4. The pushback that this post is getting is sad, but not surprising. Too many of us vegans do not understand that different kinds of oppression are intertwined and intersecting. Being silent and/or ignorant about other forms of oppression does not help animals. It only makes white vegans seem indifferent, myopic, and hypocritical. Animals who suffer at the hands of humans can only be helped by humans. That’s ALL humans, not just the white ones. The “maximum effectiveness” argument falls on its face if Vegan Outreach’s efforts were to be solely designed by, promoted by, and appealing to white people (which thankfully they are not). Ask any marketing firm how well they fare with an all-white staff. Ask any person of color how they feel about working for an organization that is silent about racism in today’s America. Though many white vegans see veganism as a white thing, there are already so many vegans of color out there doing the work…any many of them are looking at white-dominated vegan organizations to see whether those organizations are silent about racial injustice. We care about minimizing suffering for animals…and that is absolutely consistent with caring about human injustice too. Moreover, caring about racism/bigotry in today’s America is simply the right thing for any organization to do, whether your product is shoes, websites, or new vegans.

    1. I’m white and I’ve leafleted as a volunteer for Vegan Outreach in the past at HBCU schools, events, and festivals where I’m handing booklets to mostly black people here in NC. Rarely did I talk about racism or other human social problems when I got into conversations, and only when someone brought the topic up. I stayed on message by talking about how animals suffer and die for flesh, milk, and eggs and how everyone can make a difference by choosing plant-based foods instead. HBCU schools were often my favorite places to leaflet because the students were more friendly and welcoming than other schools with a more diverse population. It is patronizing to think that black people won’t listen to white people or care about animals if we aren’t talking about racism and other human social problems at the same time.

      And lastly, I used to be a leftist who would sometimes talk about intersectionality when I ran a local animal rights group years ago. I learned from experience that it was ineffective, distracting, and exhausting. Effective advocacy is focused advocacy as that’s why the animal rights movement should focus on animals. Besides, there are exponentially more activists working to solve human social problems whereas other animals have the least amount of activists and the largest amount of victims who can benefit from animal rights activism.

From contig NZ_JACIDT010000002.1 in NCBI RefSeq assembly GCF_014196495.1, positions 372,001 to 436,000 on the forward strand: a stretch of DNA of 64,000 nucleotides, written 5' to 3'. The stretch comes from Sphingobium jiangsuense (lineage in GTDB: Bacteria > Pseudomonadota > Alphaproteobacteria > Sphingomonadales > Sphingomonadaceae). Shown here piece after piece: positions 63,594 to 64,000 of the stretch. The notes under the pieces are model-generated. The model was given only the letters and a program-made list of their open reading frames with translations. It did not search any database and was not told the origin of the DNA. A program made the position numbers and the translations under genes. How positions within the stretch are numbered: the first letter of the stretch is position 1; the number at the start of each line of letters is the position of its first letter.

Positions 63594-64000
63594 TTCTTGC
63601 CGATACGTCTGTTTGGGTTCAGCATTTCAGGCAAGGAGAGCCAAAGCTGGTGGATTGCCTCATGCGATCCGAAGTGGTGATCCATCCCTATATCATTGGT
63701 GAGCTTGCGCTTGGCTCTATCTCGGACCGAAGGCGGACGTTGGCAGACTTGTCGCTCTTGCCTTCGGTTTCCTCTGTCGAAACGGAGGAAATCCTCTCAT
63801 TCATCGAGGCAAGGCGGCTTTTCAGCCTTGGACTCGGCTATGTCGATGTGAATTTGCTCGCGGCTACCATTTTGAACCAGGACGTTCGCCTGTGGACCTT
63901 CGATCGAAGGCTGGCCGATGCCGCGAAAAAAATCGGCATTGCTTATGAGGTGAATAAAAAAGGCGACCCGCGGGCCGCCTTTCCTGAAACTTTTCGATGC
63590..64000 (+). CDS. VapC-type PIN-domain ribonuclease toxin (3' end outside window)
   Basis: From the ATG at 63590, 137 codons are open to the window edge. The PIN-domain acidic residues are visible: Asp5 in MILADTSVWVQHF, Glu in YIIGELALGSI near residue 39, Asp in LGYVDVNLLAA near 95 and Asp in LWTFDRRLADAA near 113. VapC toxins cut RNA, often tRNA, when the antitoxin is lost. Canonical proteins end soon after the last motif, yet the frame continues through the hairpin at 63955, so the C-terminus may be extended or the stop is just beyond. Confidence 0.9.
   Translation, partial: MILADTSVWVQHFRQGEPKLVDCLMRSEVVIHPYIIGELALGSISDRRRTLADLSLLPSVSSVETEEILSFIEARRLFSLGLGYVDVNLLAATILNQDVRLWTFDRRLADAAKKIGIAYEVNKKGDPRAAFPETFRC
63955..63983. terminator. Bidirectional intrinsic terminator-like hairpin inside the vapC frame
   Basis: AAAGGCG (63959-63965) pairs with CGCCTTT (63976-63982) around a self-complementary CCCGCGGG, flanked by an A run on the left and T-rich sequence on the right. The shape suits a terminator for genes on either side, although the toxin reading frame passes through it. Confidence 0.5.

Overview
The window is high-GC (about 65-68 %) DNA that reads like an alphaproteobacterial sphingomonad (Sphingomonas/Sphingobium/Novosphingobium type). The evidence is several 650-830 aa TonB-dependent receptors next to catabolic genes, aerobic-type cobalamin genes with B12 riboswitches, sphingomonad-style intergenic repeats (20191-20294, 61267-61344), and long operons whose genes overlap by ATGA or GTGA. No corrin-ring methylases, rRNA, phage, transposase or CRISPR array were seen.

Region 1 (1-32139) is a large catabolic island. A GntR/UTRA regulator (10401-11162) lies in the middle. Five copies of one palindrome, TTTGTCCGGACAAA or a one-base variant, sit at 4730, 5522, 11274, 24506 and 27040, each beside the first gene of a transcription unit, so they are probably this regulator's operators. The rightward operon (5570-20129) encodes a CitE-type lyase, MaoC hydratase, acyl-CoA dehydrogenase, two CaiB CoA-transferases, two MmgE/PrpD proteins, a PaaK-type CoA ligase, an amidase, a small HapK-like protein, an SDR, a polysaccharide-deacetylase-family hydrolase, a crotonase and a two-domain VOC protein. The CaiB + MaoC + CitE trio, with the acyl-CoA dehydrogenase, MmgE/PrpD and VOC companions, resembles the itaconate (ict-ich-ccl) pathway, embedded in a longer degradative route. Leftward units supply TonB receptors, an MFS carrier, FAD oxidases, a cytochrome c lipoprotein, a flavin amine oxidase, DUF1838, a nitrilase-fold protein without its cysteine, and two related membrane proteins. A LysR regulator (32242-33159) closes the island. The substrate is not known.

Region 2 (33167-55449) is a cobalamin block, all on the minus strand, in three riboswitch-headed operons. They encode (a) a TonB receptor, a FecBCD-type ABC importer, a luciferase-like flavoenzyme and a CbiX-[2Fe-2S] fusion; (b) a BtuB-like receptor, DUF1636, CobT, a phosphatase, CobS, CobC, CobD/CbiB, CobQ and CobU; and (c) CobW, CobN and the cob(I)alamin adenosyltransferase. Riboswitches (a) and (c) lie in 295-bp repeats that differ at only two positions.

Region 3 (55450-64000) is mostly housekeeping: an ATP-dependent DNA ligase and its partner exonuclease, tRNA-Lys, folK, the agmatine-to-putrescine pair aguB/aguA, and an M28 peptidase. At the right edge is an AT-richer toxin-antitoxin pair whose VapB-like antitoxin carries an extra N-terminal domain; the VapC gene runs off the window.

5. No. I’m sorry. There are many intelligent and sincere people who’ve thoroughly analyzed your theories and rejected them, INCLUDING, if not especially, “people of color”. They even feel insulted by them. These include libertarians, individualists and conservatives. Not all people of a single ethnic group think or feel the same way. But it’s probably not good to go too deeply into this controversy. There’s probably no resolution in sight, given the vast chasm in perspectives.

    It’s VO’s organizational choice to pursue this, but at least strategically, I think it’s a big mistake and radical turn from it’s original strategy. Any group can print up fliers and distribute them. Maybe it’s time for another “upstart” to do that.

  6. This topic strikes me as far afield from the mission of VO. As a donor, I choose to support VO because of the very clear mission to help farmed animals. I really hope you can stay focused on the mission and not get involved in unrelated political topics.

  7. I hope everyone commenting here understands how deeply the VO staff, board, and leadership care about the animals, and how dedicated they are to reducing animal suffering. They are working to make themselves more effective and aware as human beings who do advocacy work with other human beings, for the sake of the animals. I don’t think anyone needs to worry that VO is going to suddenly shift focus. And it’s okay that not all people who care about animals – and not all of us commenting here – agree on everything. If you’re reading the blog, you already know all the different ways that VO accomplishes its work, and all the amazing impacts of this organization, for the animals. I predict we can expect the trend of effective VO advocacy for animals to continue and increase. I also personally am confident that this workshop by Robin DiAngelo will strengthen VO as an organization of diverse humans united by a common mission.